The only thing I recognised from our appetiser tray was the halved prawn. There was a little square that tasted of tofu and a green square that we later learnt was made of edamame. There was also squid, spinach and radish. Portions were bite-sized and textures were interesting.

All the food is prepped in front of the diner

Not having a menu meant we had no idea what what kind of fish we were being served. All the prep work was done in front of us, from skinning the fish to filleting to pin-boning to portioning. Even the bivalves were opened just before being cleaned and sliced. If you want to see the knife skills of a Japanese chef, you'll get to see it from your front row seat!
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Super smooth and light chawanmunshi

Ingredients for tuna roll

Making tuna roll

How many courses were there? I really have no idea because I stopped counting after the 6th.

The minced tuna roll is delicious. Nori sheets are softened over an open flame and stuffed with tuna and other ingredients. There was crunch from panko crumbs and fish roe to top it all. They first served the ladies with half a roll each, all the men were served  a full roll. You can ask for more but there's plenty more coming so hold on to those appetites!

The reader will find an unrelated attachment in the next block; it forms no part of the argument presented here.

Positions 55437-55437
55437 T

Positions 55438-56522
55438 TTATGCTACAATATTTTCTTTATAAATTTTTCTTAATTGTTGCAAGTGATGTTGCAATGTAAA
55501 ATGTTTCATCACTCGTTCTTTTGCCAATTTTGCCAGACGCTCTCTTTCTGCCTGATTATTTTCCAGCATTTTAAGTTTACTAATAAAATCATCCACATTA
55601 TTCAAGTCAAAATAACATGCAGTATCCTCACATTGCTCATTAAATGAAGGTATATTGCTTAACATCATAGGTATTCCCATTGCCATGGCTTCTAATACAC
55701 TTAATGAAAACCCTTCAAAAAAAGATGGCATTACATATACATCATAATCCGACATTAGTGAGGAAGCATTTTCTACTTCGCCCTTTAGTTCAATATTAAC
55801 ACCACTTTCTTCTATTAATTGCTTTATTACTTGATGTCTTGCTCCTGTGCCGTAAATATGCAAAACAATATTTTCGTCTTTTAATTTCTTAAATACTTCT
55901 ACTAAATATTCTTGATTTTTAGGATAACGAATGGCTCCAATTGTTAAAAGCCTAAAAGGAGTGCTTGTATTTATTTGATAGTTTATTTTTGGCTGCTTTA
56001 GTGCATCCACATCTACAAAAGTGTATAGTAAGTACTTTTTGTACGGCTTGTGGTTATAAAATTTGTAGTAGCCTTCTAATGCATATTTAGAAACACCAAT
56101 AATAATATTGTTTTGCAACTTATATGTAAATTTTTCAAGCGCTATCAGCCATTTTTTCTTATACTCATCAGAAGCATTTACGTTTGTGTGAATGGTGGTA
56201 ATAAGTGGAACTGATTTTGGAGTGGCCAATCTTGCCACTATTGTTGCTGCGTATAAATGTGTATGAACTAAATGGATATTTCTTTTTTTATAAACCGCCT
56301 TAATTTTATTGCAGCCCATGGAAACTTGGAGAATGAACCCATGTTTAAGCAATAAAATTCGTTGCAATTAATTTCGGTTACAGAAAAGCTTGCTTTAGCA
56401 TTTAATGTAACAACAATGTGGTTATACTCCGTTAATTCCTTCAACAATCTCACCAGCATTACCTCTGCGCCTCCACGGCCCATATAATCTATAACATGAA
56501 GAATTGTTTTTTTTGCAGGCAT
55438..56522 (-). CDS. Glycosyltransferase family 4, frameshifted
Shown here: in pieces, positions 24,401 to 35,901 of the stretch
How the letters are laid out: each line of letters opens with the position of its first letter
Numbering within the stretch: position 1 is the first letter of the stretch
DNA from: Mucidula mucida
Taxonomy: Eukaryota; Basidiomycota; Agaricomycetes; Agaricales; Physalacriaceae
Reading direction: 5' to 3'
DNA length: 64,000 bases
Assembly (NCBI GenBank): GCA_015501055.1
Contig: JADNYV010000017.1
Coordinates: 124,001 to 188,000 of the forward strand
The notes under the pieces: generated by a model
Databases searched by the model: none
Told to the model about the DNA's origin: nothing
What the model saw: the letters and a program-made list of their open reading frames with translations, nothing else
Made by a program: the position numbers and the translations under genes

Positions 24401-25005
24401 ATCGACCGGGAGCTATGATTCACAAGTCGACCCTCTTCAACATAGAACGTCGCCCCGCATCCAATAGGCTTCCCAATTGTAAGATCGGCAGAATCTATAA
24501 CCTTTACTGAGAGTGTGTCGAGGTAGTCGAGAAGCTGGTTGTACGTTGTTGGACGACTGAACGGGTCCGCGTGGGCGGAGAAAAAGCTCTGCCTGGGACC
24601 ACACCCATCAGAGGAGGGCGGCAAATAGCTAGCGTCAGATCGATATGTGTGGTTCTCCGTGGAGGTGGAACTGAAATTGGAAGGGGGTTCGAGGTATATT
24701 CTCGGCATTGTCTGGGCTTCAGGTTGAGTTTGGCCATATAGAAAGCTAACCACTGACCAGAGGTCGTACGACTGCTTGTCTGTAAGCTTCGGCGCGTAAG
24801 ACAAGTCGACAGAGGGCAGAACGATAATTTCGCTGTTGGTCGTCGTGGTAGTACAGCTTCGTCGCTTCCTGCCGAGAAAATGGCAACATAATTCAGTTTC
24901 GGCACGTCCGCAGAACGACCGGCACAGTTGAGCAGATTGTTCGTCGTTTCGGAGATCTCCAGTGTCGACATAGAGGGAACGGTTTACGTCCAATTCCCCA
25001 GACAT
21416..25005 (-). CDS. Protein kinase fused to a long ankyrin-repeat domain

Goose barnacles

They told me these were turtle toes. Really? I heard them chuckling and realised they were pulling my leg. They are barnacles and they showed me how to pull off the brownish sheath; the tiny bit of meat it had encased was sweet and tender.

Steamed fish

Fried yam ball 

Between courses, they gave us palate cleansers that ranged from yam balls to tomato wedges to marinated grapes to juicy peaches.

Sliced bivalves

Spoon-feeding time

By now, there was plenty of bonhomie on both sides of the counter. Teppei Yamashita's men are very entertaining so don't be surprised when they decide to feed you. While most of the food is plated, some of it is arranged on spoons and the chefs go to each diner to pop it into their mouths. And for diners who are not within the reach of the chefs, they have a contraption where the spoon is fixed onto a long handle. By hook or by crook they will feed you amidst laughter from those watching!

Wagyu beef art!

Wagyu beef with garlic chips


Fried rice with wagyu beef 

Yuzu ice cream

The main course is fried rice and you have a choice of meat or seafood to top it with. I chose wagyu beef and the combination was spectacular. For dessert, I opted for a light and zesty yuzu ice cream.

It took us about about two and a half hours to go through the whole meal. What a meal!